By Maya Khamala
The world is in a state of flux, of transformation, and it can be overwhelming on a professional level. But even in these unstable times, a new COVID-19 economy is emerging. The good news: your transferable skills happen to be your very best friend.
What is a transferable skill?
In a pandemic economy, hardline training and education are for the most part taking a backseat to transferable skills—the ones you’ve developed over time and which contribute to making you an asset in any workplace, regardless of profession or industry. These skills are the secret to your job searches and your overall professional success. Examples of transferable skills which are more important than ever in a pandemic and post-pandemic landscape include: strong communication, emotional intelligence, creativity, adaptability, initiative, resourcefulness, and the ability to stay well-organized and results-oriented! These are the types of qualities which demonstrate your ability to bring stability, success, and growth to a team, even in the face of uncertainty and fresh new challenges.
Why emphasize your transferable skills when job hunting?
According to Forbes, your transferable skills are your “life raft” in these times of upheaval. The reality is the job market has changed, making it necessary to change your job-hunting strategy to reflect this. Now is the time to redefine yourself by positioning your transferable skills at the front and centre of any job search. And in a post-COVID workforce, when unemployment is elevated and competition is at an all-time high, understanding your transferable skills and their value can really set you apart, not least because you’ll be more confident, qualified and prepared.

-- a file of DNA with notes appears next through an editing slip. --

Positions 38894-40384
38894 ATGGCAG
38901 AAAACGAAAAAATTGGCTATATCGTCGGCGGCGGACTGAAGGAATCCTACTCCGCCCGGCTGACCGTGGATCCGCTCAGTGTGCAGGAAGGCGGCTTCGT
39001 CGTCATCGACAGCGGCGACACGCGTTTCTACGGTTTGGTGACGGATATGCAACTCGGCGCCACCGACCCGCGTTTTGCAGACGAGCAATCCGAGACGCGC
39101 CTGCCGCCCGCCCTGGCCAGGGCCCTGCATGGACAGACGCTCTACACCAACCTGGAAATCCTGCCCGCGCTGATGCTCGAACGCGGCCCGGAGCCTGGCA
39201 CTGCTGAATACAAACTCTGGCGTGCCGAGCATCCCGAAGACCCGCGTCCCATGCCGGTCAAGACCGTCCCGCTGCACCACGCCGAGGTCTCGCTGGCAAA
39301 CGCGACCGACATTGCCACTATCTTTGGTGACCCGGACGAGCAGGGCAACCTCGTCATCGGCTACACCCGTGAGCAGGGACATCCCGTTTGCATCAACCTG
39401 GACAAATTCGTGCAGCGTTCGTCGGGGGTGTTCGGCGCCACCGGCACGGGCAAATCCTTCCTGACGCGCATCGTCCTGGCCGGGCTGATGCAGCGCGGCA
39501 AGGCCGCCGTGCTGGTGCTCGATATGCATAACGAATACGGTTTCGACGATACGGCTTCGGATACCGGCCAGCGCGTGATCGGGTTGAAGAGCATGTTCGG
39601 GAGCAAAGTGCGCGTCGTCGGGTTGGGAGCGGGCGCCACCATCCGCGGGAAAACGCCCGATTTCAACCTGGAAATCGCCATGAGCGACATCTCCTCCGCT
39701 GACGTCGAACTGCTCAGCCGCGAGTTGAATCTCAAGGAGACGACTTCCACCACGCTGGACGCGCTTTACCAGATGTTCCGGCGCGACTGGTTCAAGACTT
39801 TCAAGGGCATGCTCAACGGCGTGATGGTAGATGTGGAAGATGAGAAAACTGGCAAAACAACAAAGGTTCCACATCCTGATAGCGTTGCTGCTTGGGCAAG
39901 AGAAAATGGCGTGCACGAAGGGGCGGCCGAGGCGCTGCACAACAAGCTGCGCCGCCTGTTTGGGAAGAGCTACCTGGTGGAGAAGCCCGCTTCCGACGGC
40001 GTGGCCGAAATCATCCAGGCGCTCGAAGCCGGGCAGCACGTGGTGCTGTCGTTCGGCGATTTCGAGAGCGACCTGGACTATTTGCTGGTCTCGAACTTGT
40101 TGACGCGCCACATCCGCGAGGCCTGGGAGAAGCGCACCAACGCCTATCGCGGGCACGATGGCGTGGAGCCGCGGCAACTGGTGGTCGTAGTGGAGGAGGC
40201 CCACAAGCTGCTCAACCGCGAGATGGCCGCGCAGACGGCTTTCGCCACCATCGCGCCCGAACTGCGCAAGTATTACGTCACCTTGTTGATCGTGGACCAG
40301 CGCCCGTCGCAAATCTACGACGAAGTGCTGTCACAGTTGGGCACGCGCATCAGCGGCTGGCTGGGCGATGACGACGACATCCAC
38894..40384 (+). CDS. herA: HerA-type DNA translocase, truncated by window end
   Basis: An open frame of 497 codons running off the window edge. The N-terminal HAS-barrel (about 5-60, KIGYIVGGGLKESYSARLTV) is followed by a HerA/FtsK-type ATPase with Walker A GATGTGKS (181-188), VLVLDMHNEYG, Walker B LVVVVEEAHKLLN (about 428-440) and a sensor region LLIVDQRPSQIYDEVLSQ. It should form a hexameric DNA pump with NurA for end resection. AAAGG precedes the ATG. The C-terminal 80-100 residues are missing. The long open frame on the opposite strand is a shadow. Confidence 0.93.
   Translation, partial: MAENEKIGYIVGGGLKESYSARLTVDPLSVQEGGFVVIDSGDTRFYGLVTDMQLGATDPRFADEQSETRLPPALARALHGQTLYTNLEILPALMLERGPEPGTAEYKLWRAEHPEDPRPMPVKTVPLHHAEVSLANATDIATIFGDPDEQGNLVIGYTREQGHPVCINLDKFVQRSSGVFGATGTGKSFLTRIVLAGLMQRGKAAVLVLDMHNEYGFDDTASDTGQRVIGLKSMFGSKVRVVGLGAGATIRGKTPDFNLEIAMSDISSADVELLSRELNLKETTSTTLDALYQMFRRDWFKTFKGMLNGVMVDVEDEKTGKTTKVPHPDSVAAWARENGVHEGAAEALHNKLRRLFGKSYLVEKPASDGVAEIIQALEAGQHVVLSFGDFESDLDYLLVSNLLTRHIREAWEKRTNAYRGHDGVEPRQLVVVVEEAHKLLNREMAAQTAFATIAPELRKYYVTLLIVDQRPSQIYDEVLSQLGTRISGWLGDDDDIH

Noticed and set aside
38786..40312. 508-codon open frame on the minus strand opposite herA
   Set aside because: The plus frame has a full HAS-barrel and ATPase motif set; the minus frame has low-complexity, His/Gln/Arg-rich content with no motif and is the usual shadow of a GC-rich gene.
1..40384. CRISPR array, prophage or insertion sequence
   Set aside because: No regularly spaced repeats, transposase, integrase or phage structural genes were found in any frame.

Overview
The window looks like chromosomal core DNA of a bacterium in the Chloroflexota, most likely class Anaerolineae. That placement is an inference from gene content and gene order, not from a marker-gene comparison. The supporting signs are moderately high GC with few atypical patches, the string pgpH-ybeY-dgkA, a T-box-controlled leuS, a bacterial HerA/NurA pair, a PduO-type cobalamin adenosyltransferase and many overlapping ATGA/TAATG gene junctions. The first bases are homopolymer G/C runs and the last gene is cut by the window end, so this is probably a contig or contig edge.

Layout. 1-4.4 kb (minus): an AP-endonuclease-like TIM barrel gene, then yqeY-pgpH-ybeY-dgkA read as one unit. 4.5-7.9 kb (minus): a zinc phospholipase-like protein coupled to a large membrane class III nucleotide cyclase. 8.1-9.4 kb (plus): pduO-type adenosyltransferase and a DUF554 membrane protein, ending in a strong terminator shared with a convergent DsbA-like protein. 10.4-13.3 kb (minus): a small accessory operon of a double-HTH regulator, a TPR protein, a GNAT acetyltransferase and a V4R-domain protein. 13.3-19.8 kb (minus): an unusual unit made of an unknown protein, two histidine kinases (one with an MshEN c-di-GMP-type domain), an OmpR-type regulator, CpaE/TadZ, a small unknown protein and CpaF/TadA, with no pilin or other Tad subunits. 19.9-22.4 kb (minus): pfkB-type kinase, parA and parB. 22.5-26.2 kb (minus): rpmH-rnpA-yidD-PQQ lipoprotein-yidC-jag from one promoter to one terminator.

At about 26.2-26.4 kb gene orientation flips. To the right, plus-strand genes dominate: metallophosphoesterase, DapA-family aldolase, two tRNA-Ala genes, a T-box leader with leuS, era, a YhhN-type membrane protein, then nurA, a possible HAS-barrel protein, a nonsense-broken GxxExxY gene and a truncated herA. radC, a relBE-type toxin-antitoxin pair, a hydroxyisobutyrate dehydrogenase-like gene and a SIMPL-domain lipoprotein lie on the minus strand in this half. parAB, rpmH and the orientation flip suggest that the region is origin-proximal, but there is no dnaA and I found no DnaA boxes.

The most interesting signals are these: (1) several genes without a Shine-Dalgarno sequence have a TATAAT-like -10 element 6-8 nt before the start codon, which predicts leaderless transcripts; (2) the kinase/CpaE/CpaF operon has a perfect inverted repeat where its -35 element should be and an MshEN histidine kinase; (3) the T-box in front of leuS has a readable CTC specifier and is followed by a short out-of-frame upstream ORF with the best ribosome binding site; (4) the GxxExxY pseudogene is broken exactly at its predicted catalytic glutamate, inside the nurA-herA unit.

How to highlight transferable skills
The first step in highlighting transferable skills is identifying them. Ask yourself what skills you’ll need for the job at hand. Write them down and circle the ones relevant to your targeted position. Then underline the ones you can “prove” on your resume. Focus on these.
On your resume
On your resume, try to “show rather than tell” by anchoring your transferable skills in real accomplishments, broken down into challenges, actions, and results. For instance, you might format an entry in your skills section like so: Leadership: transformed staff retention rates with ground-up development of a work-life balance incentive program. Open your resume with this section to communicate your key skills and associated accomplishments immediately to hiring managers.
In an interview
It may seem best to fly by the seat of your pants, but if you’re a recent grad, a career changer, or feel under-qualified for any reason, it can be helpful to use the following formula for clear communication in an interview setting: “As a [past role], I [describe responsibility], which taught me [X transferable skills]. This is a skill I would draw on as a [new role].”
Familiarize yourself with your transferable skills, reinvent yourself on paper, and when it comes time to interview, you’ll be prepared enough that it will come naturally! Happy job hunting.
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